Religion in everyday life
Religion is very important in the life of most Poles. Nine out of ten Poles are Catholic. Visiting the church on Sundays is part of everyday life for devout Catholics. Many festivals and customs are also associated with it. Millions of people make a pilgrimage to Czestochowa every year. There is a picture of Mary in a monastery, the “Black Madonna”, which is very venerated. Many Poles are still proud of Karol Wojtyla, who became Pope John Paul II in 1978. You can find out how to celebrate Christmas in Poland at Christmas in Poland.
The family is very important to Poland. People stick together and like to call a cousin a sister or a brother-in-law as a brother. However, the number of children in Polish families is no longer larger than in ours. Each woman has an average of 1.3 children. So many little Poles have only one brother or sister or no siblings at all.
Most of the Poles have the surname Nowak, followed by Kowalski, Wiśniewski and Wójcik. For names ending in -ski, -cki or -dzki, the -i becomes -a for women. So Mr. Kowalski is married to Mrs. Kowalska.
And how is Jakub Nowak doing, for example? Like many Poles, he lives in a block, which is a large prefabricated housing estate. He married his Iwona very early and they have two children: Jan and Lena. You live in an apartment with three rooms on 80 square meters. Jakub and Iwona sleep in the living room on a tapczan, which is a sofa bed.
Living in Poland
Many Polish families live very cramped in the cities. Often they only have a two- or three-room apartment in one of the prefabricated housing estates called Blok here. If there are several children in the family, they must share a room. Often the grandparents also live in the apartment or in the house. In the meantime, however, more families can also afford a small house on the outskirts or in the country.
The distribution of roles is often still traditional: the man feeds the family, the woman does the housework and looks after the children. However, many young people are now rethinking this too.
Is there anything that you think is typically Polish? What do you associate with Poland? And what are your parents thinking about? Maybe on pierogi and bigos – both are popular in Poland. Or maybe you think of Lukas Podolski, Robert Lewandowski or Miroslav Klose? These soccer players were all born in Poland. Incidentally, many Polish family names end in -ski or -cki. Other endings are -ak, -ek, -wisc or -czyk.
The most common surname in Poland is Nowak. For women, the ending -a can be added to certain names, which is typical for Slavic languages. Marek Kowalski’s wife is then, for example, Anna Kowalska. If you address a man, you add a “Pan” in front of the name, for a woman the word “Pani”.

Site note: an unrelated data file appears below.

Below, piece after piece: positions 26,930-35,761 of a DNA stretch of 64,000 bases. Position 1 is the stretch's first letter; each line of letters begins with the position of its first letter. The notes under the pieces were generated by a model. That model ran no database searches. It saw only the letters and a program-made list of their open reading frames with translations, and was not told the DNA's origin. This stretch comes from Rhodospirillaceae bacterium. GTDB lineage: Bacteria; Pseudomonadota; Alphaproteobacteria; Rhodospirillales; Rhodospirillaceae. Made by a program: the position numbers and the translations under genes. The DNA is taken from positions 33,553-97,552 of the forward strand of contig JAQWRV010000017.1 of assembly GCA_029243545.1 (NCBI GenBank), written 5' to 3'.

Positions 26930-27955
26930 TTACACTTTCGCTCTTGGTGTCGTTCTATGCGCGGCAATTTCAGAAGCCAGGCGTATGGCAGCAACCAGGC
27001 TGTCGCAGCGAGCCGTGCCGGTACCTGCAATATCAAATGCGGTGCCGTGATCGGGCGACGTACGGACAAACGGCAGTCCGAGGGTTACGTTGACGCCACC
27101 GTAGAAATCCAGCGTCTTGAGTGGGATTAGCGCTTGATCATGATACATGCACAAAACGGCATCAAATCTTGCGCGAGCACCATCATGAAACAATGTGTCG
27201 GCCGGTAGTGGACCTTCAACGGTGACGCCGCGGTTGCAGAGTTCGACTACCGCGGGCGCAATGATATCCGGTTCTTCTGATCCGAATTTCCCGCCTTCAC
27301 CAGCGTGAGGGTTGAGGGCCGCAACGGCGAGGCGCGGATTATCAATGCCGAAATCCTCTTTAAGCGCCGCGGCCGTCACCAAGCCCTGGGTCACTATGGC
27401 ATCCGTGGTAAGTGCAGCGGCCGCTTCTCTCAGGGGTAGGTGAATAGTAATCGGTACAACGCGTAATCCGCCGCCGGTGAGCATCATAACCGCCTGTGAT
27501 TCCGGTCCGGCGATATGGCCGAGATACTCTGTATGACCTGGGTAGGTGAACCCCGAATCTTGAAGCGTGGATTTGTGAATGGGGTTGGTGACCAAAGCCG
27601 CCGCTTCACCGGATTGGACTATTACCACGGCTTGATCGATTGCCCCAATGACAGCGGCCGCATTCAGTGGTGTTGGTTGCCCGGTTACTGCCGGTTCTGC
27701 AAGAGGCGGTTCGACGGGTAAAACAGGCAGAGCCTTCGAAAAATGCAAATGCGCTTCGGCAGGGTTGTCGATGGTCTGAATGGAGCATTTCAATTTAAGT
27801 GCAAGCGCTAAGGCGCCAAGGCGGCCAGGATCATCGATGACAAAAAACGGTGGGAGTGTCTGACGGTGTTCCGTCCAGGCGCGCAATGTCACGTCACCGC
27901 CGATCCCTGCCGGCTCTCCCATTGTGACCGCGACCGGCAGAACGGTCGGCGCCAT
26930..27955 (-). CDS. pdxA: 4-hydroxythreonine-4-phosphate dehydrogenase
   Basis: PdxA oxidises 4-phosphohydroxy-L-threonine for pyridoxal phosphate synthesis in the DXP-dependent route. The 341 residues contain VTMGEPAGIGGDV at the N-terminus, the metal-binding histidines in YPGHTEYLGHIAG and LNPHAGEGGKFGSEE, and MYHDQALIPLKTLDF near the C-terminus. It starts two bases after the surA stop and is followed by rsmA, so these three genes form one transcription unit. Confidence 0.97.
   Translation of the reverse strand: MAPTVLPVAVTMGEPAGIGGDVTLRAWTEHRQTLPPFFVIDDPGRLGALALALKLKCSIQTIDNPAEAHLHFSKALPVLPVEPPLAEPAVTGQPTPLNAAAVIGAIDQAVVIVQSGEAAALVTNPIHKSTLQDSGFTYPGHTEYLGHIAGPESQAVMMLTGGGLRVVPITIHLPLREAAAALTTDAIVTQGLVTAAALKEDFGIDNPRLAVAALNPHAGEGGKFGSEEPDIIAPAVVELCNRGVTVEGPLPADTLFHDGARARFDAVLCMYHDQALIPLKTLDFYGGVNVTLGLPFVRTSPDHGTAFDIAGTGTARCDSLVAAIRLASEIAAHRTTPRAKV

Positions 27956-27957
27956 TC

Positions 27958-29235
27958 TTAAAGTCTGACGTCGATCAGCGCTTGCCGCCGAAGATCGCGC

Mazurka and polonaise
Mazurka and Polonaise are the two dances with which Poland is mainly associated. They are considered national dances. In the polonaise, couples step through the hall in a dance. They dance a sequence of figures with dignity.
The mazurka is a folk dance and is similar to the Viennese waltz. You jump forward on one foot with your body leaning forward.
Probably the most famous musician from Poland is Frédéric Chopin. In 1810 he was born in the small town of Zelazowa Wola. His mother was Polish, but his father was French – hence the French-sounding name. Chopin was only 39 years old, but composed unforgettable piano music. His most important pieces are his etudes.
And what else?
Poles are considered to be particularly hospitable. If you are invited to Poland, you will feel it as a guest – not only through special cordiality, but also because there is guaranteed to be enough to eat. Maybe there are pierogi, bigos, cabbage rolls or barsczc. Because these are typical dishes from Poland. And there is sure to be something sweet too!
The special thing about Warsaw
According to ezinereligion, Warsaw is the capital of Poland and is inland. Almost two million people live here. That is about as much as in Hamburg. The Vistula, the longest river in Poland, flows through Warsaw.
Oh what does that mean? Where are we going here? Good to know, because the circle and triangle are the symbols for boys ‘and girls’ toilets in Poland! If you are a girl you should take the door with the circle, as a boy you better go to the triangle!
Good to know: If you want to visit someone in Warsaw, you not only have to know which street and house number someone lives in, but also the apartment number. Namely, names are not on the door sign, only numbers!
Much in Warsaw is reminiscent of the Second World War. It was 70 years ago, but it is not forgotten in the memories of the Poles. Plaques and monuments remind of the bad times back then. At that time, in 1939, Germany attacked Poland because the people who were in power at the time, the National Socialists, wanted to conquer and own the country. That was the beginning of the Second World War. The Germans wreaked havoc. Warsaw was destroyed and a great many people died at that time.
A famous war memorial is this one too. It is best known because Willy Brandt came here in 1970. He was then Chancellor of Germany and he knelt in front of this monument. He asked the Poles for their forgiveness for what the Germans had done to the Poles. This, in turn, was so appreciated by the Poles that they erected another memorial, namely for Willy Brandt’s kneeling. This brought Poland and Germany much closer again.
Imagine that there were only six houses left in Warsaw’s old town after the war! Today it looks like it used to be. The city was rebuilt.
Do you want to eat something now? Then try pierogi! They are a bit like filled noodles or mailbags, but in Poland they are often filled with sauerkraut. But there are also pancakes with strawberry sauce or potato pancakes! Mmmh!